By TERRY CUMMINS
One important milestone in life is the commencement of it. Prior to adorning a cap and gown, you probably lived a somewhat low life, struggling, if you had any sense at all, to qualify for a “high” school diploma, or sheepskin as it was known back in the Age of Enlightenment. The high-school graduation ceremony is the unofficial cutting of the apron strings when you take the proverbial bull of your destiny by the horns. With a diploma in hand, many young men go in debt to buy a car to take girls out at secluded places to discuss the seriousness of their future.
Education teaches many things, but, at an early age, love for the opposite sex seems to take precedence over academics. Then, too quickly, a wife and children come into their lives, sealing their destiny. Where many young men go wrong is that they do not take heed to their commencement address, because they are not receptive to absorbing wisdom yet.
Do you remember what your commencement speaker said? I remember mine — 65 years ago. He said, “sterling silver,” something about living an untarnished life. Inspiring until the next day when I learned one of life’s most valuable lessons. My grandfather said to me, “Clean the manure from the stalls in the barn, and scatter it on the fields.” There must be something better than this, I thought, and there was. However, whatever course your life takes, you will find that manure will build up, and to prevent drowning in it, you must scatter it.
From that day in the barn, I worked my way up — or down — from nourishing the land to fertilizing infertile, young minds inside schoolhouses throughout our great land. As a high school principal, I helped coax more than 10,000 academically vacant young minds dressed in caps and gowns, wearing who knows what underneath, across the threshold to an uncertain future known only to God, but even He doesn’t know what a teenage mind might do.
There I am at the end of 12 long years standing before the graduates. It’s commencement practice time, and they’re in a party mood. Congratulations, I’m so proud of you, and know you want a dignified ceremony where your friends and family can be proud of you, too. Tell them to refrain from shouting and jumping up and down when your name is called. To promote civility, we’re going to practice marching, sitting, standing and how to wear your tasseled cap, symbolic of acquired knowledge, that swings to and fro like your life will. I put a cap on to show them how to wear it flat, preventing the tassel from brushing their nose.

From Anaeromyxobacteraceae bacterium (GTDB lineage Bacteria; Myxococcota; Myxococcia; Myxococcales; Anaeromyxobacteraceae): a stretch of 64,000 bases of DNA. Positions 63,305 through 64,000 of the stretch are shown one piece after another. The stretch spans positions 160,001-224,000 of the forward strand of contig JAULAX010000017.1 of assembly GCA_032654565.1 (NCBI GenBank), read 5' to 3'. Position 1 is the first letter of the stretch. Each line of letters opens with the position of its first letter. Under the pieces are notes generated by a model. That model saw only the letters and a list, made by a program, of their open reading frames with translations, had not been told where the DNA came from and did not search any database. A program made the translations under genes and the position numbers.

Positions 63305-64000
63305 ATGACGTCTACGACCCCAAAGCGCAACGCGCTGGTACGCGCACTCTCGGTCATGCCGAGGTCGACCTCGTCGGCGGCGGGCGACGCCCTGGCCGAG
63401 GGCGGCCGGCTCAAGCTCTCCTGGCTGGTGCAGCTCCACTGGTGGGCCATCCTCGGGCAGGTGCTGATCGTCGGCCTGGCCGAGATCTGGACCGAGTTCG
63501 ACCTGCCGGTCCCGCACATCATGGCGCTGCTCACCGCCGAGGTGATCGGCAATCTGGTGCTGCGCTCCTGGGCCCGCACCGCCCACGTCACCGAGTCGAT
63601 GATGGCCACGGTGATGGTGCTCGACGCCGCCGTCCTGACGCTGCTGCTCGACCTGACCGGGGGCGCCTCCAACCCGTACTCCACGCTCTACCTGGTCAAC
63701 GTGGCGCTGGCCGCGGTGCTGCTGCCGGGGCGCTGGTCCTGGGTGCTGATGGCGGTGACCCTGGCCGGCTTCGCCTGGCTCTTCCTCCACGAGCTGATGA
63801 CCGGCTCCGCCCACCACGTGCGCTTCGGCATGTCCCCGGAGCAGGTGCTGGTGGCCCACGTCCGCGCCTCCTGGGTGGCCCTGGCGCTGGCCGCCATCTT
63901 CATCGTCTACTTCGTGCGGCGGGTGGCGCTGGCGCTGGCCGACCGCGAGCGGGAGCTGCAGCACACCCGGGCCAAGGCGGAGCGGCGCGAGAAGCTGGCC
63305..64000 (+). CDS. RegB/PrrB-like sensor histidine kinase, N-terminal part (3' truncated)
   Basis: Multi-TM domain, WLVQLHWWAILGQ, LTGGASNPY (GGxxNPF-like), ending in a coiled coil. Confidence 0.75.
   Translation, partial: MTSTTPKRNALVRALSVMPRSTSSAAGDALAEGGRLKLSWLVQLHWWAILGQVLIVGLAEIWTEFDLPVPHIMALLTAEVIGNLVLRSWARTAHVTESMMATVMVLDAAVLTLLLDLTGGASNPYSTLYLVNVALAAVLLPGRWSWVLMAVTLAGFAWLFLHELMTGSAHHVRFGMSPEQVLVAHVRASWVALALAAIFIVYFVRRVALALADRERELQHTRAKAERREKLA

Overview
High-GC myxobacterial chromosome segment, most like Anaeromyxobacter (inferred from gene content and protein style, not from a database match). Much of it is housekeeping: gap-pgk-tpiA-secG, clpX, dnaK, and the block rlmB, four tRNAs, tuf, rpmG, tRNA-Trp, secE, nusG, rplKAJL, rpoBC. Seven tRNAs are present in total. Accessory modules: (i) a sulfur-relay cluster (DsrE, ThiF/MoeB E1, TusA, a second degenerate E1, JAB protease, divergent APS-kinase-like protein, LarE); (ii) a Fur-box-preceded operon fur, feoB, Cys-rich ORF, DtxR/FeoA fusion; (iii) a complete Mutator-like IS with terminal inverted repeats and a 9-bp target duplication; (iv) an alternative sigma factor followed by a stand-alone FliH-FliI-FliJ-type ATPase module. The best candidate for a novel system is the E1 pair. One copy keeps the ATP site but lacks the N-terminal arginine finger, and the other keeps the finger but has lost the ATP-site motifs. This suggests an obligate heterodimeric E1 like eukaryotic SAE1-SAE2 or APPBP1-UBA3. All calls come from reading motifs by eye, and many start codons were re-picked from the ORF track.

Then we practice when to sit and stand, row by row, making it seem like they’ve learned how to follow directions. Now, the peak moment when your name is called, remember this, left over right. You take the all-important diploma in you left hand from my left hand and underneath it shake my right hand with your right. Let’s have the first row come up and practice this to make sure our hands aren’t confused. I’ve asked our band to come and play “Pomp and Circumstance,” which is not “Celebrate,” to help you march like committed soldiers do. Remember to keep 10, not nine, but 10 feet between you and the graduate in front of you. Think back to your math classes when you learned measuring. We want the focus on you, the individual within the herd. Good luck and God bless you, although I can’t say that at your graduation, because our constitution prevents the state (me) from establishing a religion for you. Let me leave you with this final thought; upon my proclaiming you duly graduated, do not use your cap as a Frisbee and sail it as a dangerous sharp-pointed missile up into the stands, possibly striking your mother in her eye.
These graduating seniors learned this stuff — left from right, sitting and shutting up in kindergarten. Ph. D’s never learn some of the important things about life either, and most politicians can’t get past the basics in nursery school — sharing milk and cookies.
I gave a commencement address once. Knowing the graduates wanted it to be over before it was over, what did I say? I said two words, “Go party.” They stood, cheered and sailed their caps. One girl ripped her gown off. No, I didn’t, I said, “Other people.” Family, friends and the global community make the difference in all our lives, and you can make a difference, too.
— Contact Terry Cummins at TLCTLC@AOL.com